Written Feb 18, 2012
The Scaligero Castle provides great views of Malcesine and its red rooftops. Because the town's streets are so narrow, it's hard to get a sense of the town's scale when you are walking through it. However, from the castle above the town, you get a much clearer picture. You also get a great view out across Lake Garda.
Updated Feb 17, 2012
Just uphill from the center of Malcesine is an aerial tramway that takes you up Mt. Baldo for great views of Lake Garda, the mountains that surround it, and Malcesine and the other towns along the lakeshore. Make sure to go early in the day before the clouds roll in and the line gets too long. If you go in the afternoon, the wait can be an hour or more in length.
Written Feb 17, 2012
The historic central section of Malcesine is a maze of narrow and hilly streets that are packed with diners and shoppers during the day and early evening. Cars are not allowed in the area, so it is a fun area to just wander around and explore on foot. We had fun exploring the shops and checking out the cafes. The town is pretty compact, so you can easily cover it an afternoon.
Written Feb 17, 2012
There is a convenient ferry service that runs between the major towns up and down the shores of Lake Garda. If you get bored with Malcesine, you can easily escape to a number of other towns to get some variety. We took the ferry to visit two of the towns on the northern half of the lake: Limone and Riva. Limone is named after its historic lemon groves, which dominated the town's economy for centuries. Riva is a larger town at the northern end of the lake, with a nice museum and more shopping than Malcesine or Limone.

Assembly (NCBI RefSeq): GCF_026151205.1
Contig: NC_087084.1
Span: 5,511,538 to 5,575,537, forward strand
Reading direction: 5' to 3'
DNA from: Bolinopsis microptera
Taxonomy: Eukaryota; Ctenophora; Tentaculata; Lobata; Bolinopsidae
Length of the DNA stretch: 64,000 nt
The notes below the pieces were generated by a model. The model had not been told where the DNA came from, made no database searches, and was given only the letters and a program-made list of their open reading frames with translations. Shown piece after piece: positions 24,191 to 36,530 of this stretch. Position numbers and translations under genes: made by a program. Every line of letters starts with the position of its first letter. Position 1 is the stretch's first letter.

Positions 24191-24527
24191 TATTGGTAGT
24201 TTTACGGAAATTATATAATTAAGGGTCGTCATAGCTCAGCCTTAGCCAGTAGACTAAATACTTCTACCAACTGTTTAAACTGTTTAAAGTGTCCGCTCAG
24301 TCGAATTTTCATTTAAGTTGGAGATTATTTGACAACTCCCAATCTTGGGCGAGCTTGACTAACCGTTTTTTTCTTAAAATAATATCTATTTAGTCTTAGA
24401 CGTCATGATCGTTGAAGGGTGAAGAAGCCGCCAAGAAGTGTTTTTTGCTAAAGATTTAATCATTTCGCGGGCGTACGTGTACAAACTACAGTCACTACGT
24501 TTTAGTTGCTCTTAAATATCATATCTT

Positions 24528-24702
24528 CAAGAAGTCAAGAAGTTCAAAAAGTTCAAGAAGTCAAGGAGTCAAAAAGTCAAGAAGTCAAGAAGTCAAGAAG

The ferry dock is about a 15 minute walk north from the center of Malcesine. We bought our tickets at the ferry dock, and did not need advanced reservations.
Updated Feb 17, 2012
Malcesine's public beach lies just north of the town's signature castle. It is a pebble beach and is fairly small, but still provides what you need for a cool dip at the end of a long day of sightseeing. If you don't have beach chairs, there are some benches on the walkway right behind the beach.
About 10 meters offshore is a platform from which kids can jump into the water. Our daugter Anna had a lot of fun jumping off the platform and swimming around in the water next to it.
A highlight of our trips to the Malcesine beach was the day that a female swan and 6 of her cygnets (young swans) decided to visit the beach. They were an instant attraction, but people did a good job of keeping their distance and didn't scare them away.